Sinks at the schools have been taped off and bottled water has been brought in, said DOE spokeswoman Nanea Kalani.

Kalani said the schools have also adjusted their menus to serve foods that don’t require water during preparation, such as frozen foods.

There are no current plans to close the schools, she said.


Holy Family Catholic Academy, which enrolls students in pre-school to eighth grade, canceled school this morning after hearing news reports about a chemical smell in the area’s drinking water that school officials subsequently detected on campus.

The school is located near Joint Base Pearl Harbor-Hickam, where Navy officials on Sunday said they were investigating a “chemical smell” that was reported by residents in military housing.

Celeste Akiu, the principal of Holy Family Catholic Academy, said that she made the decision at 7:45 a.m. and that all students have been picked up.

Akiu said that the school, which includes a mix of military and non-military families, had not been contacted by the Navy or the Department of Health as of about noon today about the odor and that the school took the initiative to close down.

“The safety of our children is one of our top priorities and we need to make informed decisions based on what we do know and that is what happened this morning,” she said. “We felt that we needed to keep the kids safe. So we are waiting, hopefully, for updates to determine our next steps for the children.”

Akiu said that the school gets its water from the Navy.

The Navy said Sunday evening that it was investigating reports of a “chemical smell” in drinking water at several homes at Joint Base Pearl Harbor Hickam. Residents of military housing reported the smell on Sunday evening, according to a Navy press release.

The Navy said Sunday night that there was no “immediate indication” that the water is not safe and it is currently testing the water.

“Navy engineers visited several homes of families who reported the smell and also immediately went to Navy’s drinking water wells to investigate,” according to the press release. “There was no smell or sign of fuel or chemicals in the water at the Navy’s water wells and water tanks. Specialists took samples of water at several locations for testing.”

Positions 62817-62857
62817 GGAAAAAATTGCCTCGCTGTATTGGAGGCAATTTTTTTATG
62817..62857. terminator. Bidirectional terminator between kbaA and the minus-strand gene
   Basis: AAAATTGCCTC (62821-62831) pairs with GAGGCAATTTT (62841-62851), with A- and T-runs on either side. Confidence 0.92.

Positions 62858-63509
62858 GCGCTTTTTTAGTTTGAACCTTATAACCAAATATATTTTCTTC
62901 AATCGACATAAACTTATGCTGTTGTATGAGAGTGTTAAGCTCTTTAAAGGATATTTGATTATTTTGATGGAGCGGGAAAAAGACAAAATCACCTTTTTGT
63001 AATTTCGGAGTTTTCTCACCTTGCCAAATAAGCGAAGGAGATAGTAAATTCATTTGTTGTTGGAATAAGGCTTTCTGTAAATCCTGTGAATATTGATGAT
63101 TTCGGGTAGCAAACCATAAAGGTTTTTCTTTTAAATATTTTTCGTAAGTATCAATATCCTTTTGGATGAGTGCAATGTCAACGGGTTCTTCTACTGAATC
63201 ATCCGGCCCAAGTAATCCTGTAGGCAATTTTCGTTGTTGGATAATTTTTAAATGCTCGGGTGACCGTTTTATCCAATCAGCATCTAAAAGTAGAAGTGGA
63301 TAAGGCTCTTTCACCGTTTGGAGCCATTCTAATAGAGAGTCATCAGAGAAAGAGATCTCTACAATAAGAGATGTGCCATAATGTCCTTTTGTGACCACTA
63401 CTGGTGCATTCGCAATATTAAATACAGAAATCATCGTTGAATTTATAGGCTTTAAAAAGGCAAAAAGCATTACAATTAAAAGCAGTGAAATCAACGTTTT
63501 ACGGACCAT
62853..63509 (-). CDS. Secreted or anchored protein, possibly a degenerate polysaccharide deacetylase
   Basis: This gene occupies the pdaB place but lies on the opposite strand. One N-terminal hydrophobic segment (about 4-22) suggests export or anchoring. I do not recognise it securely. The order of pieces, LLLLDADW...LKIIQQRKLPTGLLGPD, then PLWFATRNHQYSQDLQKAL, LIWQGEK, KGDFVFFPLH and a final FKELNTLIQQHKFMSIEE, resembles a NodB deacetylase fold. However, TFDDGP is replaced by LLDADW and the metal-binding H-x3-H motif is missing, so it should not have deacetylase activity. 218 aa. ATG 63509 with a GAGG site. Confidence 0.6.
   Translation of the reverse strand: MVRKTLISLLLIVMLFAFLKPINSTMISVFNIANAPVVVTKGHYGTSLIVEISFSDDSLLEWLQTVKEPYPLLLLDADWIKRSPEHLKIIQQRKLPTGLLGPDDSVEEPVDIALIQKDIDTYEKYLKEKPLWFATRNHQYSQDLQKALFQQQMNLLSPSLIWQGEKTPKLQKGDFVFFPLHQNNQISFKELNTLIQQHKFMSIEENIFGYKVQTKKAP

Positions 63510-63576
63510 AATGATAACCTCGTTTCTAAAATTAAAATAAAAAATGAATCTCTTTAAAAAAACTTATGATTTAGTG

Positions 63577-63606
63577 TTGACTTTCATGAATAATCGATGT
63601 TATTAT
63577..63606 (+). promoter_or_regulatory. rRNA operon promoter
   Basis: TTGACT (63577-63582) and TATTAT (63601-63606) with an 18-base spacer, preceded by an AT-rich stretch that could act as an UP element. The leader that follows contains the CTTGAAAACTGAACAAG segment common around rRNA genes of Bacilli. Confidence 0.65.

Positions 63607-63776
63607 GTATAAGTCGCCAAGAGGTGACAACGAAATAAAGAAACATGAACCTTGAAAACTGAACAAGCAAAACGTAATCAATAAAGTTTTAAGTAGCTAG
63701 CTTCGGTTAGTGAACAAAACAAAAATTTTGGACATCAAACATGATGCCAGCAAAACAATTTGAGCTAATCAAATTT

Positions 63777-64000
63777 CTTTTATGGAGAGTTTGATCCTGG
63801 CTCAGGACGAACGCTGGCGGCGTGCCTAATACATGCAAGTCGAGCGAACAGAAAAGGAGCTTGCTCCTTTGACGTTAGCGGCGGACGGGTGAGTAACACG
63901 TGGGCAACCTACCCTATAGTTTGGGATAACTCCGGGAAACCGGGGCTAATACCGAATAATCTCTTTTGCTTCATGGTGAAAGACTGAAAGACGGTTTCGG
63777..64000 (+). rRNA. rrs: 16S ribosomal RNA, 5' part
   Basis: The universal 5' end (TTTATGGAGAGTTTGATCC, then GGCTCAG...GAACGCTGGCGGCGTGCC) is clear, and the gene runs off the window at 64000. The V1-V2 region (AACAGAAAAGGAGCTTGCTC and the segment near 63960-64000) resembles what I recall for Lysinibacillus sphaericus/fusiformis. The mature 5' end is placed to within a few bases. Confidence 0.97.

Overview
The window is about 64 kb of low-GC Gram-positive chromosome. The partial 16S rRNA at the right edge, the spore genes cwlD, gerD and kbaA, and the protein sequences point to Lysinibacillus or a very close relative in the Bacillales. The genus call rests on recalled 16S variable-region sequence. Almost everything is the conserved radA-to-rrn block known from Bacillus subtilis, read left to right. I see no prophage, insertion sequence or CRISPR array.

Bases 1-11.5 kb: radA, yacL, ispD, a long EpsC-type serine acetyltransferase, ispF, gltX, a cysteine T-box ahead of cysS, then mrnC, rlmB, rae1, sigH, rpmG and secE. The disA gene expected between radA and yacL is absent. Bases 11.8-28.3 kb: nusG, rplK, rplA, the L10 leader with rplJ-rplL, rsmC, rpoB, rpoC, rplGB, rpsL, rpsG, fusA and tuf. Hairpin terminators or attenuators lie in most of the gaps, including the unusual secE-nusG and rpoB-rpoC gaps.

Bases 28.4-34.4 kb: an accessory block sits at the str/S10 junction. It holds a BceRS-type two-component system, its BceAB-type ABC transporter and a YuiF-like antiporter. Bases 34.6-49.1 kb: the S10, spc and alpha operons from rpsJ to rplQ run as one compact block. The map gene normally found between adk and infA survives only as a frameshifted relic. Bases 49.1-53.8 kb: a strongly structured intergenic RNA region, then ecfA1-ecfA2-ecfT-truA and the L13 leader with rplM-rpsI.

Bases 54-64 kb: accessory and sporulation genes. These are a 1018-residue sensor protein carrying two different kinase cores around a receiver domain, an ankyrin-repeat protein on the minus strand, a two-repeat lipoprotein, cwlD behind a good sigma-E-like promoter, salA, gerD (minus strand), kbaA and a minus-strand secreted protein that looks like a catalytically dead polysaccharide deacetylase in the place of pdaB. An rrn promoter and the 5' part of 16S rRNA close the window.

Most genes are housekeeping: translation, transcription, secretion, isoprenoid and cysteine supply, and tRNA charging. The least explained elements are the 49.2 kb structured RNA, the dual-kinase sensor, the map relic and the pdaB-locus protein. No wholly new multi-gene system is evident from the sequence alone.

The Navy said that it is working with the Hawaii Department of Health on testing the water samples and will update residents.

The Star-Advertiser requested additional information from DOH and the Navy this morning and is waiting to hear back.

Lynette Hegeman, the vice president of marketing and communications for Hunt Military Communities, the management company for military housing in the area, said that the company had received a number of calls from residents on Sunday reporting an odor in their drinking water.

The company, which manages Ohana Family Housing, said that reports had come in from the neighborhoods of Moanalua, Halsey, Radford and Catlin.

Hegeman said that the Navy had advised the management company that there were no indications that the water was not safe.

“We have been advised to tell residents that it is safe to drink and to bathe in,” she said.

But social media has erupted with reports from residents that their tap water and sprinklers smell like fuel. One resident posted that her water in Moanalua Terrace “smells like a gas station.”

It’s not clear if there is any connection between the reports of potential water contamination and the Navy’s Red Hill Underground Fuel Storage Facility. Environmental regulators have been concerned for years that the fuel tanks could contaminate area drinking water.